@Hoffer: LOL. My liberal (I prefer the label “pragmatic liberal” but I digress) disposition is not entirely consistent (remember: “consistency is the hobgoblin of little minds”…….I know you know who wrote that but he was, probably much to your surprise, one of my favorite writers in college who opened my eyes years ago and got me to “think” a little).

    As big a sports fan that I am, taxpayer subsidies (or should I say robbery) for stadiums, ballparks, and arenas are one of the biggest scams (or should I say extortions) ever foisted on the sheeple. They use the emotion of the issue to get taxpayers and our so-called “representatives”, who use the issue for political gain (suprise, surprise), to roll over, play dead, and give up the farm to already wealthy people/entities who should be paying for their own toys but know full well the path to wealth is using “other peoples’ money”, especially for money-losing boondoggles.

    Fleet Center is terrible, although they have improved it somewhat over the years. You are right. It’s so bad, it’s now named the TD Banknorth Garden or whatever failing corporation is willing to spend ridiculous sums (Citigroup) of loot to slap their name on it. I miss the rat-infested, grimy Garden though…..lots of good memories in there that can’t be duplicated.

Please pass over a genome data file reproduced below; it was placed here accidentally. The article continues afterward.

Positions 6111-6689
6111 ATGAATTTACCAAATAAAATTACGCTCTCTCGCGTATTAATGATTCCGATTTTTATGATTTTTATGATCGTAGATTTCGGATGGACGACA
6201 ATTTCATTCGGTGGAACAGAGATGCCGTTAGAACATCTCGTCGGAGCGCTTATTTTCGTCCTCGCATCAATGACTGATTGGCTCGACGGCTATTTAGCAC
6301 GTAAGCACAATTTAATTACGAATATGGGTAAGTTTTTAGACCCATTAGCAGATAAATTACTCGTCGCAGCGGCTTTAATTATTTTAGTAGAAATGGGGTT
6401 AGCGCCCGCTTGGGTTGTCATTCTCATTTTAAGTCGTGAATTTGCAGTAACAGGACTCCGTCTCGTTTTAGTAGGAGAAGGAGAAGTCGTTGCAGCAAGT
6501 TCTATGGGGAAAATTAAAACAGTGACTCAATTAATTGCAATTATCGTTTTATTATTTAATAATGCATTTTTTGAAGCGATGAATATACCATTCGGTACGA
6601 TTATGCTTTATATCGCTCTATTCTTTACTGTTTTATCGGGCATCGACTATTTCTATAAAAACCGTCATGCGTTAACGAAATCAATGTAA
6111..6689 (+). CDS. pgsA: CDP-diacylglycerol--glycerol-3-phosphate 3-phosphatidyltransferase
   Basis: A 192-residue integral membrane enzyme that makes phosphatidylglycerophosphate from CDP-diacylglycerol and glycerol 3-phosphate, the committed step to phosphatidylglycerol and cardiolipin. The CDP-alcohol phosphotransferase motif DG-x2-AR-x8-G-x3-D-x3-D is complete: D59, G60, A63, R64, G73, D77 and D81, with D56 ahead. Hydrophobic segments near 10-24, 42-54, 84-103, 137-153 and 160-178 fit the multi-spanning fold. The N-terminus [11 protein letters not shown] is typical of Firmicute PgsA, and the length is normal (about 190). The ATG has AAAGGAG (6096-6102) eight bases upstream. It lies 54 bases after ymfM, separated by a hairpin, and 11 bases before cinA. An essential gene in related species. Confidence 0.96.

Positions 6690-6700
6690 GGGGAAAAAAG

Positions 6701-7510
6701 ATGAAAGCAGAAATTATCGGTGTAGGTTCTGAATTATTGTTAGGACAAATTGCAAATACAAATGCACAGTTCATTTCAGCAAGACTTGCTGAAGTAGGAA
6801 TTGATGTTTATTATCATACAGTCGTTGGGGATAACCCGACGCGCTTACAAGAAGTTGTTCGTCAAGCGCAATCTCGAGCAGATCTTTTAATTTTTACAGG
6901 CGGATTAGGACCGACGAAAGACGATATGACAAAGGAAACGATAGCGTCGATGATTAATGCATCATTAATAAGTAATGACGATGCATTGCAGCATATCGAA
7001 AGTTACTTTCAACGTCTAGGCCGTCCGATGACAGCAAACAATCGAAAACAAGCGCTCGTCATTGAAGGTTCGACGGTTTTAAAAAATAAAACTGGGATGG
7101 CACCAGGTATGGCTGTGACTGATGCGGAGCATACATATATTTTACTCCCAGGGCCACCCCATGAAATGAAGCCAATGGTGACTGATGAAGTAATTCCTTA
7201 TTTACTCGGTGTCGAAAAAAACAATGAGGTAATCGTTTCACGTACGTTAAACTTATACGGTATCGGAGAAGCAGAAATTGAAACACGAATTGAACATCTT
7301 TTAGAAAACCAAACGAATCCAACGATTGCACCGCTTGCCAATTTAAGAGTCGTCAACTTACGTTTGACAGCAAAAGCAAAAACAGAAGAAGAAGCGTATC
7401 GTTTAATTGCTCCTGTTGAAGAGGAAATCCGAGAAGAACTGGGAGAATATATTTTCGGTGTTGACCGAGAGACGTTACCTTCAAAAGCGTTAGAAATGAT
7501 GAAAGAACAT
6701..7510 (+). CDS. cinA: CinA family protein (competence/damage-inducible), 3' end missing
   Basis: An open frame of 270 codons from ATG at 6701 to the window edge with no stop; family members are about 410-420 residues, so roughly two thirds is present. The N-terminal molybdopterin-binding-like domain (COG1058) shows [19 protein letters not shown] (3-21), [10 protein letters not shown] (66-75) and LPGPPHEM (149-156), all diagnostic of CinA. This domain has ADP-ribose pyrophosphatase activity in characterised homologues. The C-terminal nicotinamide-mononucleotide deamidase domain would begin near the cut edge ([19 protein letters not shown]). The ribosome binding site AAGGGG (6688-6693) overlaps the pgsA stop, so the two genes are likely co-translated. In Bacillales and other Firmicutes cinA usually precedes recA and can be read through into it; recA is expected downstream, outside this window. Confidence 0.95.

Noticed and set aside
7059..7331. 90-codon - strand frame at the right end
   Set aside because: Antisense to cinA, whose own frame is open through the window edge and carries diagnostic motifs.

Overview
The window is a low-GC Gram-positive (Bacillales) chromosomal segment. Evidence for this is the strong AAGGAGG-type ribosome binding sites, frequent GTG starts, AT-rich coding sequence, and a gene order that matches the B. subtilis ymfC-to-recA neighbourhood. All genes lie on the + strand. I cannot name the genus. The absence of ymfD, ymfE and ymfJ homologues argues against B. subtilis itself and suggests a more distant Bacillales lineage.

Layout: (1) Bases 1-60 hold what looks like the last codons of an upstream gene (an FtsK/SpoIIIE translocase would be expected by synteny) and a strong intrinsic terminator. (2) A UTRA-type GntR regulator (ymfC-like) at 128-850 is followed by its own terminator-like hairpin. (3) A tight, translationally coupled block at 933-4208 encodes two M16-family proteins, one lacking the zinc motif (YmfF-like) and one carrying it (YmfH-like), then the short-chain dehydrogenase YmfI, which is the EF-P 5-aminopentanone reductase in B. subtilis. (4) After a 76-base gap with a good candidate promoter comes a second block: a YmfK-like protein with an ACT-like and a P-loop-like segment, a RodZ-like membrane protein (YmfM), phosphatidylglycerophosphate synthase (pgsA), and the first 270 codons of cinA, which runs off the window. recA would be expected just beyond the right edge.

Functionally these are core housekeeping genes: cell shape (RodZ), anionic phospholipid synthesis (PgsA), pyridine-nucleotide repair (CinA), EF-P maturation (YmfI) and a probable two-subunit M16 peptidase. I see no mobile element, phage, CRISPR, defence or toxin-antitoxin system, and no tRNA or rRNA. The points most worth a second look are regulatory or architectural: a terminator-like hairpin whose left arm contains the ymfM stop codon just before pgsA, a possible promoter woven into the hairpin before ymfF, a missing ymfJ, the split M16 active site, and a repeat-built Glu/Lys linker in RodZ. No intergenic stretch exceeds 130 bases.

34. The dead enders don’t like reality.

    I may have to throw a firebomb their way tomorrow.

  35. Mannwich,

    I hear ya, that’s why I like the name: “Fleet Center”, as in, your ‘investment’, either as taxpayer, or as ‘Investor’–in that ‘Bank’–was ‘Fleet’, on its way out the Door..

    as an aside, remember: it’s a Foolish consistency…that breeds great ills..

    and, to Quote: Ralph Waldo Emerson (1803–1882)
    QUOTATION: A foolish consistency is the hobgoblin of little minds, adored by little statesmen and philosophers and divines.